These experiments examined the influence of hypoglossal nerve stimulation on tongue movements and airflow mechanics of the isolated pharyngeal airway of anesthetized rats. Airflow was generated by rapidly lowering the hypo-pharyngeal pressure with a vacuum pump. The maximal rate of airflow (VImax), the naso-pharyngeal pressure associated with flow limitation (Pcrit), and pharyngeal resistance were monitored while nerve branches innervating tongue protrudor and retractor muscles were stimulated either simultaneously or independently. Resistance was calculated both upstream and across the flow limiting segment (FLS) of the pharyngeal airway. When the protrudor and retractor muscles were co-activated, the tongue retracted, and VImax increased by 44% (p<0.05). Independent protrudor muscle activation caused tongue protrusion and a 61% increase in VImax (p<0.05). Co-activation resulted in a more negative Pcrit (peak decrease of 44%, p<0.05), but independent activation of either protrudor or retractor muscles failed to change Pcrit significantly. Activation of protrudor muscles reduced resistance across the FLS by 129% (p<0.05), but none of the interventions significantly influenced resistance upstream of the FLS. These results indicate that co-activation of protrudor and retractor tongue muscles results in a stiffer pharyngeal airway as the antagonistic muscles work against one another. In contrast, unopposed tongue protrusion dilates, but does not stiffen, the pharyngeal airway.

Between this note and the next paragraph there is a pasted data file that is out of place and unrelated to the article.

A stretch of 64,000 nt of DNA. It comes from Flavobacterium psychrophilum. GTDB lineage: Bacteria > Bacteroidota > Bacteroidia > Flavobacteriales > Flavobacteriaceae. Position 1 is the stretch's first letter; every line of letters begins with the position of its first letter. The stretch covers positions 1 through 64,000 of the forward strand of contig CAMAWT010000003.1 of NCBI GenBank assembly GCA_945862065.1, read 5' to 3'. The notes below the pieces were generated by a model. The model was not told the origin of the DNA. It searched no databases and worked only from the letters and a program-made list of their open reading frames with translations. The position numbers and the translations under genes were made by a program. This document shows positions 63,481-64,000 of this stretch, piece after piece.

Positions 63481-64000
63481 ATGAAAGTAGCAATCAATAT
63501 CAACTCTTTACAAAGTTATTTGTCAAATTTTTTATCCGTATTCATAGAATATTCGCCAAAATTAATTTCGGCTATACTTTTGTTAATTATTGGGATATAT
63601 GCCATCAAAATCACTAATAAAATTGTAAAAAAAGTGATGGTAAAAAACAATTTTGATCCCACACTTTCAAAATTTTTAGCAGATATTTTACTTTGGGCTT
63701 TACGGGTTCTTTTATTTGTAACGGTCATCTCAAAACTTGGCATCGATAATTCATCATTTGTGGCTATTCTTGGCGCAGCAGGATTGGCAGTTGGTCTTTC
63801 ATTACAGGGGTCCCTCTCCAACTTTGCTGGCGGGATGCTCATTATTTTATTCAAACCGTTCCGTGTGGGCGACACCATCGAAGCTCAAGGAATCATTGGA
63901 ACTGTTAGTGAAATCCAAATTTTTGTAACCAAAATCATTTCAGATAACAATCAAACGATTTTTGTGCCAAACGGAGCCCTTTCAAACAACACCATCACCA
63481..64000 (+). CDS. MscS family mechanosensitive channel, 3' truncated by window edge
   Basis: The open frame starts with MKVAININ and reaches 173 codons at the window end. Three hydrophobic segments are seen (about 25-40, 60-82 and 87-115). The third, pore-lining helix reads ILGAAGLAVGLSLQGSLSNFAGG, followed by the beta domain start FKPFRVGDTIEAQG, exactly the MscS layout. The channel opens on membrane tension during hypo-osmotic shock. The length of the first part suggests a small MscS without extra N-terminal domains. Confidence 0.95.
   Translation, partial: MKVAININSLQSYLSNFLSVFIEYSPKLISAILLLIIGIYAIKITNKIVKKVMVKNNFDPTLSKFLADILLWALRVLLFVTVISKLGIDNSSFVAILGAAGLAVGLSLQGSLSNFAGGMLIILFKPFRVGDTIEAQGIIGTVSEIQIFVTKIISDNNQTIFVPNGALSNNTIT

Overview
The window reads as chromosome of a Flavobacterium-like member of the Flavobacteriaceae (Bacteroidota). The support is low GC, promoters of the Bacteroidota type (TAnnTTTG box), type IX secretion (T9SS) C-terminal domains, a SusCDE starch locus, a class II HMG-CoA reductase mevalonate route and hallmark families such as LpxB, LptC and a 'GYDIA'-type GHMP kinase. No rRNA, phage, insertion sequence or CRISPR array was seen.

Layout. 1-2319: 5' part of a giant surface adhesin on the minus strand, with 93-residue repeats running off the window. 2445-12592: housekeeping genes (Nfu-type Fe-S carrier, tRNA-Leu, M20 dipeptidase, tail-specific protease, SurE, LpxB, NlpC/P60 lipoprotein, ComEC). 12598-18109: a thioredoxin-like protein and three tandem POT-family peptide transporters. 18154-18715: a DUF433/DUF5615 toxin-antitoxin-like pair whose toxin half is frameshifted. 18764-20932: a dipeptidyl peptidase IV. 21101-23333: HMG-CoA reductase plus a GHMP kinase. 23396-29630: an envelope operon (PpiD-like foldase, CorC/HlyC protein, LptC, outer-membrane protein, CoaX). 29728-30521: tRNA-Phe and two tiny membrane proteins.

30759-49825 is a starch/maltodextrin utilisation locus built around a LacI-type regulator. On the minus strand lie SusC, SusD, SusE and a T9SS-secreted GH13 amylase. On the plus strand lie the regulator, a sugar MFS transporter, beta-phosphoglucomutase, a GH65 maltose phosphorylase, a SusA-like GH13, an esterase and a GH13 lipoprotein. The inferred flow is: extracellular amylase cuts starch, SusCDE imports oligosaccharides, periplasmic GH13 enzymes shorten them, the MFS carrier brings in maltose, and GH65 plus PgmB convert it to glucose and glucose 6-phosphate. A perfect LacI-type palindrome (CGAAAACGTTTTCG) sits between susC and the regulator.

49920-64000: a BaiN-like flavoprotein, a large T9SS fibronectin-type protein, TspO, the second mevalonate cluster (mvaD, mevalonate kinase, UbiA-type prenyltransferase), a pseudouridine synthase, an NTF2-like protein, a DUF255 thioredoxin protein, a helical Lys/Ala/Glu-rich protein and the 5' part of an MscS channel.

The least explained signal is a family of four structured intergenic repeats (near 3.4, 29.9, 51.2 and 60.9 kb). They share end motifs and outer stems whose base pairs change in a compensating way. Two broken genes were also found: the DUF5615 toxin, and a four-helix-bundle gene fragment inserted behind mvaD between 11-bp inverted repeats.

|Original language||English (US)|
|State||Published - Mar 20 1998|
ASJC Scopus subject areas
- Molecular Biology